Given the events in Charlottesville this past weekend and the racist rhetoric that has been bubbling to the surface in our shared nation, we feel it is important to express our unwavering support for immigrants, minorities, the oppressed and marginalized, and those who have been victimized either directly or more subtly by groups and individuals that threaten the freedom and diversity that we hold so dear. As a firm of immigration attorneys and professionals, but more importantly as humans, we stand for diversity of people, cultures, and ideas and abhor any violence by words or actions to those who are viewed as “other” from some artificial norm. We all share a common core belief that everyone has a right to pursue their dreams or passions without fear or prejudice, that we are our best selves when we recognize the good in others, and we passionately work towards making the world a better place.
We stand committed to continuing to build coalitions and reach out to others in an effort to stop harmful legislation that undermines our tradition as a nation of immigrants. As counsel, we will continue to monitor the agencies we work with to ensure they maintain the longstanding tradition of approaching applications filed on the merits and the letter of the law. As people, we will continue to verbally and physically stand up and defend diversity, as we believe that is each of our responsibilities as individuals.
Proposed by Senator Tom Cotton from Arkansas and Senator David Perdue from Georgia, the “Reforming American Immigration for a Strong Economy” Act, or RAISE Act, is the most current attempt at overhauling the U.S. immigration system. The proposal faces stark challenges from both Democrats and Republicans and is unlikely to become law in its current form. However, the proposal does illustrate the desire to make changes to the immigration system and we will be monitoring the progress to ensure that we are on top of any and all changes that could impact our clients.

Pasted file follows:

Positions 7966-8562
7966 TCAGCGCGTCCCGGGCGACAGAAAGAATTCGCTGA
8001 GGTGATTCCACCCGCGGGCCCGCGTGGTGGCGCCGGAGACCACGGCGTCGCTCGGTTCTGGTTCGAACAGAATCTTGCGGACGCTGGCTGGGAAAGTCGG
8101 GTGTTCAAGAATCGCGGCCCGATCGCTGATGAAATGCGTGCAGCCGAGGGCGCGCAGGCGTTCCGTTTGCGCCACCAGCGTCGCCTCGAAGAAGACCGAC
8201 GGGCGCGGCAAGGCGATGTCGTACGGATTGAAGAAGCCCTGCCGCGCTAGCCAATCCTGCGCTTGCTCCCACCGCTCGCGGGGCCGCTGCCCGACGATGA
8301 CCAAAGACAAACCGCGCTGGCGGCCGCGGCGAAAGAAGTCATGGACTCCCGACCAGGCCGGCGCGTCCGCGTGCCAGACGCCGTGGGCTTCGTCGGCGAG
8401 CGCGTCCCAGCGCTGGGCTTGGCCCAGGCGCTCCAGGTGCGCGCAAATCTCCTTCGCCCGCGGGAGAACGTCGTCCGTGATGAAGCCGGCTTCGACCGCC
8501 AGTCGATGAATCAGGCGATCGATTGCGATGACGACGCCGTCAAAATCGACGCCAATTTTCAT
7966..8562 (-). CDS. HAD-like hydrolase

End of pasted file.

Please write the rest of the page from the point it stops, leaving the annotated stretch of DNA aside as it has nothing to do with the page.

Currently, the proposal looks to make changes essentially to the immigrant visa system, making moves toward a points-based system rather than the current employment-based system. Points would be awarded for education, English proficiency, job skills, and other factors that bear primarily on an immigrant’s assumed likelihood to be a productive member of the American economy. Family-based immigration would remain a possibility, but only for spouses and minor children of American citizens or permanent residents. Those applicants under the points system would be allowed to submit for consideration and DHS would select from the pool of applicants on a monthly basis based on the points awarded, and applicants not selected for consideration within twelve months of filing will be removed from the pool. Applicants who are unsuccessful can pay the fee again and refile. Based on the current language of the bill, those applicants with the highest scores will be most successful. There have been two clear lines of criticism leveled at this proposed legislation:
1) That it is a radical departure from our immigrant history and actually doesn’t support our cultural and economic needs, and
2) That it is untethered from the temporary nonimmigrant visa process, and permits the immigration of applicants who, although highly educated English speakers, may not be successful in establishing themselves in the U.S.
The overall number of immigrant visas would be limited to 550,000 per year if these changes take effect and the Diversity Immigrant Visa program is scrapped, which is a significant decrease from our current levels. Additionally, the number of refugees admitted in the United States would be limited to 50,000. However, the bill has a very long road ahead of it before it becomes law and there is vocal opposition from many interested parties. We will continue to monitor the legislation and keep all clients apprised of changes and progress.